The view of the Conservatives, should they come to power, is that they will instead boost the role of the local enterprise agencies. These have services that overlap those of Business Link, but I have found these organisations to be quite confusing to young businesses.

Many are run by private companies and it can be difficult to tell which are commercial organisations looking for customers and which are non-profit. They also suffer from the old criticism of Business Link, before they started to get their act together, that there is no uniformity, each presents itself in a completely different way.

Now if we accept that we are not trying to put in place one uniform monolithic organisation, but to have individual local organisations that may be privately run, but meet certain standards and deliver a locally needed service that’s fine. However the public understanding of what a local enterprise agency is and does needs to be made clear.

Doug Richard, of Dragon’s Den fame, has the view that: “We must sweep clean the entire government funded industry of business support and leave behind solely an institution whose remit is to expedite and simplify the effort of small business to manage the burden that government places upon it.”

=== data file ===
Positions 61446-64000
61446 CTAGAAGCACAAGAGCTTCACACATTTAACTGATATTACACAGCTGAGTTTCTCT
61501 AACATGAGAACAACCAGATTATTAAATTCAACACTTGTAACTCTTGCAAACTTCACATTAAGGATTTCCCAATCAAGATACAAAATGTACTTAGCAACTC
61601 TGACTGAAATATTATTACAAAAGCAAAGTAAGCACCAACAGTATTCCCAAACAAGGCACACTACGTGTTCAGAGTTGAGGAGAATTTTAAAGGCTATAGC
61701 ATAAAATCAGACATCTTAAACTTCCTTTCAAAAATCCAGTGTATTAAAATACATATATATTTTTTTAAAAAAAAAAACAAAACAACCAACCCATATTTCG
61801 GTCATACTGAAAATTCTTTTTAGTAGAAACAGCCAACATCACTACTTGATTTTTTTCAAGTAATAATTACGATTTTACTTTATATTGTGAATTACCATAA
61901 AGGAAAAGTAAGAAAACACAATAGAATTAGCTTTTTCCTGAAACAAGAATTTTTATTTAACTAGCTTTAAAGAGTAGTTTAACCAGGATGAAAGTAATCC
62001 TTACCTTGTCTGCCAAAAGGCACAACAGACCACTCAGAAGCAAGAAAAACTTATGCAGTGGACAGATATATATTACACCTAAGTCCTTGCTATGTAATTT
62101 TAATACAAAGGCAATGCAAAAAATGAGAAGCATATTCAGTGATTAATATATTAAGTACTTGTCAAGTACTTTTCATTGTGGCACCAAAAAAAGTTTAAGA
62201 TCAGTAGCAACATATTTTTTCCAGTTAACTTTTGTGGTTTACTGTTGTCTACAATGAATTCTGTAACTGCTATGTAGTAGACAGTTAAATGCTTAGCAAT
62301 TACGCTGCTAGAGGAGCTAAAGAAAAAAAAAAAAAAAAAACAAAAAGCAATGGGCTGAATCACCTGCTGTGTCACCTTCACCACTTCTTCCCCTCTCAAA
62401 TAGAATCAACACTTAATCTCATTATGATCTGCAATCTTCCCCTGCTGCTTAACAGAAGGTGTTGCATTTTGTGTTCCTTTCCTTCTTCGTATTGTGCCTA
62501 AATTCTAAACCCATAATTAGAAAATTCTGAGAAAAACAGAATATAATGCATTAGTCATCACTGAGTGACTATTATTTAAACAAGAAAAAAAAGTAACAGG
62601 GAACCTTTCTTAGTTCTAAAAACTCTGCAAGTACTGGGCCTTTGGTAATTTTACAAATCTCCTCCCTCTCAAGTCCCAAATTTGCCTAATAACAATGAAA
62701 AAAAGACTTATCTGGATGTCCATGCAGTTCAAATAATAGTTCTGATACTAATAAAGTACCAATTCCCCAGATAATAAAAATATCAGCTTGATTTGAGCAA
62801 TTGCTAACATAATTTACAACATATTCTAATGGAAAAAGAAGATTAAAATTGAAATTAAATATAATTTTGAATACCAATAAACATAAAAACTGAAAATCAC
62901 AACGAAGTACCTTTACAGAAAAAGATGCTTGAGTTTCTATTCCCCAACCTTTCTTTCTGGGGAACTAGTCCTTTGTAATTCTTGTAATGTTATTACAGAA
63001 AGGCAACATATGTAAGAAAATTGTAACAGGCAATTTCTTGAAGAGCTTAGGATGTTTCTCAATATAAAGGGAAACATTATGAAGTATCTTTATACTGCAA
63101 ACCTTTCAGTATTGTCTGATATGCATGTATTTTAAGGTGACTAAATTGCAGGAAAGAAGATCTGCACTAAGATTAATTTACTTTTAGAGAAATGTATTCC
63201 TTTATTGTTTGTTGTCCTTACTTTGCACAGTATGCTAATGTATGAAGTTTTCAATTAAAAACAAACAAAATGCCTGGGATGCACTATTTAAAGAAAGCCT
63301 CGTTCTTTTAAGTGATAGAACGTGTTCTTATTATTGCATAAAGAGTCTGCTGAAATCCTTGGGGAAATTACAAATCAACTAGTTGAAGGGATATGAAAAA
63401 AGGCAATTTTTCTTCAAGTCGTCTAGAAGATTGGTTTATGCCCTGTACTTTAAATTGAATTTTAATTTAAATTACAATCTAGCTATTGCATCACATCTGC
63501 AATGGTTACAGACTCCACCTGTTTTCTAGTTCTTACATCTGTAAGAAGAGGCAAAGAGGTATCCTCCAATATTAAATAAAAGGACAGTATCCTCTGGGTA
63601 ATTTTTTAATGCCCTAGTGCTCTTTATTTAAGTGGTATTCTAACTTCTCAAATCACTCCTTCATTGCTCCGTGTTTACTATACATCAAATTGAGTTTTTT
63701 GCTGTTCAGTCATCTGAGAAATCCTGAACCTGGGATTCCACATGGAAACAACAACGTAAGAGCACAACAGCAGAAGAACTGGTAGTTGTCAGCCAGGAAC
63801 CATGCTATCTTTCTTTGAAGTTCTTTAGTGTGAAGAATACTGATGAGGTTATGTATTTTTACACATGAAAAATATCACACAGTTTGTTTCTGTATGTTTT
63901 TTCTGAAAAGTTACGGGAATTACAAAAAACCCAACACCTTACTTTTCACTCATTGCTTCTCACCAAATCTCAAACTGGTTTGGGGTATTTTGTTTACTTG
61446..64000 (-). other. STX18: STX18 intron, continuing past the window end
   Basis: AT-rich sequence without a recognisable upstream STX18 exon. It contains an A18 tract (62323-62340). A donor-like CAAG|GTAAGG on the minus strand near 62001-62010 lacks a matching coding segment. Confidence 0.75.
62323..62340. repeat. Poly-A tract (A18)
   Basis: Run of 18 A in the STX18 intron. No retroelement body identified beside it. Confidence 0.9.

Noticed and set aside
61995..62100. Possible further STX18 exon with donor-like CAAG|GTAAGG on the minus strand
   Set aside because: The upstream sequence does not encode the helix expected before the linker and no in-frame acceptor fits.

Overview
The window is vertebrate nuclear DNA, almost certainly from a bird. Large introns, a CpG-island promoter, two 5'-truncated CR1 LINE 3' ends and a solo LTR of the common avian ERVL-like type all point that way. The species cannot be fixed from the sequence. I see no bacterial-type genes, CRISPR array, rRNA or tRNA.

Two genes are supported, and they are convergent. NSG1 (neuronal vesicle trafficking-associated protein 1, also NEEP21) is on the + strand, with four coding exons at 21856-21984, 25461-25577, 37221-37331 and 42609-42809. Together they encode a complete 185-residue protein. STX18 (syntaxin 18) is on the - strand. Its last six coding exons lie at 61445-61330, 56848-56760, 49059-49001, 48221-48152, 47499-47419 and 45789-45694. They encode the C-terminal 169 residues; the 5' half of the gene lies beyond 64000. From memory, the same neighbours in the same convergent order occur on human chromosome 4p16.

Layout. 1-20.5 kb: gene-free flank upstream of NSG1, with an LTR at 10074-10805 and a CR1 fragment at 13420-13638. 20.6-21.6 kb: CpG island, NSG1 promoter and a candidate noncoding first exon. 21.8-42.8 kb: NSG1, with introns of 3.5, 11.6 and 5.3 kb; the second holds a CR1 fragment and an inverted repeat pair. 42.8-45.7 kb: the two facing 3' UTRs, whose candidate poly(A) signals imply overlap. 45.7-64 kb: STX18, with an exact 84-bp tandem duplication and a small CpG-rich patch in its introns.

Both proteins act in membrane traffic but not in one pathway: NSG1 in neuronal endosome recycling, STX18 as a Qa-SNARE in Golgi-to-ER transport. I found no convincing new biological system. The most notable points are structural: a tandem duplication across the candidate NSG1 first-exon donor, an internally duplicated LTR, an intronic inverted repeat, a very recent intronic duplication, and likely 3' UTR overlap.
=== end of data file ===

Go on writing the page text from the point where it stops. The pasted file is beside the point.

This implies that there are no government funded enterprise services, but that instead the government just concentrates on its own processes, making them easier for small businesses to deal with.

That is a reasonable argument, that entrepreneurs don’t any longer need all the information and services that ‘business support’ groups give out; after all we now have Google and the Internet. Just stand back and let us get on with it. Maybe using the funds instead to give tax advantages to start-ups.

I like to think that after the next election, whoever is in government would work on creating a ‘culture of enterprise’. This spans the entire spectrum of changing the perception and attitude of financial institutions to entrepreneurs, incentives to people starting a business and yes also reducing the red-tape.